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The Artist

The Artist Pays the Muse 




The Artist:

A beautiful man. The kind you want to fuck. You imagine being on top of him, him in you, riding. You imagine doing this behind your husbands back, sneaking him in through the back-door while he, (your husband) is out at work. You imagine doing things, during your love-making with The Artist you’ve never done before.


You know who you are.

The Crow:

A black bird


Scene: A beautiful bright room, wide balcony doors thrown open wide. A four-poster bed. You are on the bed, among the sheets, naked, still trembling from the sex, which was incredible. The Artist is by the balcony door, sitting in a wicker-chair, smoking. Still naked.


You:     I suppose you will go now, as you always do?

Artist: Would you have it any other way? Would you have me stay, here, until he returns?

Y:         Don’t speak of him.

A:         You command me now? Not long ago you pleaded?

Y:         That was a game. This is true.

A:         The truth. What do you know of truth?

Y:         More than you, at least. For my part I have lived. Whereas, you? What have you accomplished?

A:         I have managed to please you, (he puts his hand between his legs) or at least you seemed pleased.

Y:         Is that all you have, the parts you were given?

A:         I am an artist. You know I am?

Y:         Are you? Show me, where are your masterpieces? Where are your reviews?

A:         They are not the markers by which art is measured.

Y:         A claim only made by those with none. You are a failure. That’s all. That’s it. Leave.

A:         You’ll soon beg for my return?

Y:         I might not. I might find something else. I could go to the greengrocers just as easily.

The Artist rises from the chair. Truly he is magnificent. The mid-day sun alights on his body and you cannot help but squeeze your thighs. Your eyes meanwhile, like greedy children, grab hungrily at his cock.

A:         The greengrocers, madam. I will leave you to your shopping.

He reaches for his trousers, in a heap by wall against which he first took you.

Y:         Wait. I’m sorry.

A:         Are you?

Y:         Let me show you.

You beckon him. He comes to you. Who could resist. You are beautiful. Your breasts, your hips, everything. Your hair is perfect. You take him in your hand.

A:         Do you truly think me a failure?

Y:         You know you are. You are nothing.

With each remonstration he gets a little harder, a little bigger.

Y:         You will never amount to anything. Your art is the art of the trough, fit for pigs. Pigs at best.

A:         Do I have a chance, though, if I try? If I work hard?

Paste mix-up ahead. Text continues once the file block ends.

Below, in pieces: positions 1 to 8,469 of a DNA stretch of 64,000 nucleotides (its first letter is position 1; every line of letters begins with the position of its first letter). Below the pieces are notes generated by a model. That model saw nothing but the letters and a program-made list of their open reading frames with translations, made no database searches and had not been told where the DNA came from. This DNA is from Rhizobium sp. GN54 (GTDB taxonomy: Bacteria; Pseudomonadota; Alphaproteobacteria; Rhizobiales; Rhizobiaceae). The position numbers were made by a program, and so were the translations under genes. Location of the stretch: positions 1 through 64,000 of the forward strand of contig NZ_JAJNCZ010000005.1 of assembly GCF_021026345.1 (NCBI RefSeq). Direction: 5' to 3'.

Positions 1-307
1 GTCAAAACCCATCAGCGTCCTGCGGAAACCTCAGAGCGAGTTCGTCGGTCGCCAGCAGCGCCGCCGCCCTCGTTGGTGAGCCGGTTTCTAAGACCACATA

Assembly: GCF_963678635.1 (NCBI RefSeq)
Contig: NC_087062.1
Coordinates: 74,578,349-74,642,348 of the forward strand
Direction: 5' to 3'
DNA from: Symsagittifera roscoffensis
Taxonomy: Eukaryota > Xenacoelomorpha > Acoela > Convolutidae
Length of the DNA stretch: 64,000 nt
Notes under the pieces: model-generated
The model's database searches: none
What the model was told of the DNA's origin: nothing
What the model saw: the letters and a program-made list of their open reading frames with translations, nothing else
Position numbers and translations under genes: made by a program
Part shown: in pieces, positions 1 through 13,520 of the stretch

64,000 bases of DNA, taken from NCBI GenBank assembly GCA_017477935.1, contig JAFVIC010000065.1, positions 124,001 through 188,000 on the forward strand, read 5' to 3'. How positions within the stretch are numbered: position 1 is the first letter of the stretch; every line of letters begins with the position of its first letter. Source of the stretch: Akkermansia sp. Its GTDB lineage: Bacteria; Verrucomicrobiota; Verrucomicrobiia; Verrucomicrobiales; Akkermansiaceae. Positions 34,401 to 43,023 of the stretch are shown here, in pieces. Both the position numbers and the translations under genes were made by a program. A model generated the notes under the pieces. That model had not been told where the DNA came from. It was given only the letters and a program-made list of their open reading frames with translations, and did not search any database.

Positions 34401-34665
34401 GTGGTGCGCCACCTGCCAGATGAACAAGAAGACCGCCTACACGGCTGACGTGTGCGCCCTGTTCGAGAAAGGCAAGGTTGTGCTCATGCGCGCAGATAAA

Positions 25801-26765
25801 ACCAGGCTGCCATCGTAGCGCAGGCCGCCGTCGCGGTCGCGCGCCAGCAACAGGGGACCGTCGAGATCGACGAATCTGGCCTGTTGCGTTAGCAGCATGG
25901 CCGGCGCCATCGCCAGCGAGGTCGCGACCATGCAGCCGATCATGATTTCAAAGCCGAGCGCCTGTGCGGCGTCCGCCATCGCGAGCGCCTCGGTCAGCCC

Your eyes on him, your smile. You put him in your mouth. He almost looses his footing. After a moment you take him out again.

Y:         You will always fail. It is not your work rate, but your lack of talent. It is not only your fault, but your whore mother who had so many cocks in her she would have been had pressed to pick out from father from the massed congregation at the bottom of her bed, but still, the choice, despite the number was limited to drunkards with spare change.

You take him in your mouth again. You recognise that he is almost there, from the way he moves his hips from little droplets beading against your tongue. It won’t take much.

Y:         Admittedly, you have this, (as he spills over your breast, down your belly) but there are many horses in the field, but you would be hard pressed to find one with more renown that the next.


Later, The Artist is home. It is the home of a destitute, crammed in above a pub and next to another. He has one room, a shared toilet and one barred window overlooking a putrid laneway.

He is at the window now, a bottle of cheap wine held by the neck. Drunk, clearly. It is not raining but it should be. The Crow is watching him from just beyond the bars.


Crow:   You went to her again.

Artist: What choice do I have. I must eat.

C:         Is that dinner, then?

A:         I am nourished. (he takes a drink) It is better than your fare.

The crow is picking at the carcass of a rat.

C:         I doubt it. This fellow was a king. I murdered him. Even know his children and his fat wife lament their loss.

A:         You are a murderer, then.

C:         (smiling) Did she give you anything in the end, for your efforts?

A:         (bashfully) An idea.

C:         (pulling something long, pink and gleaming out) An idea. Ha ha. How very generous. And what will you do with this idea?

A:         (taking a gulp of his wine) You’ll see crow. You’ll see.




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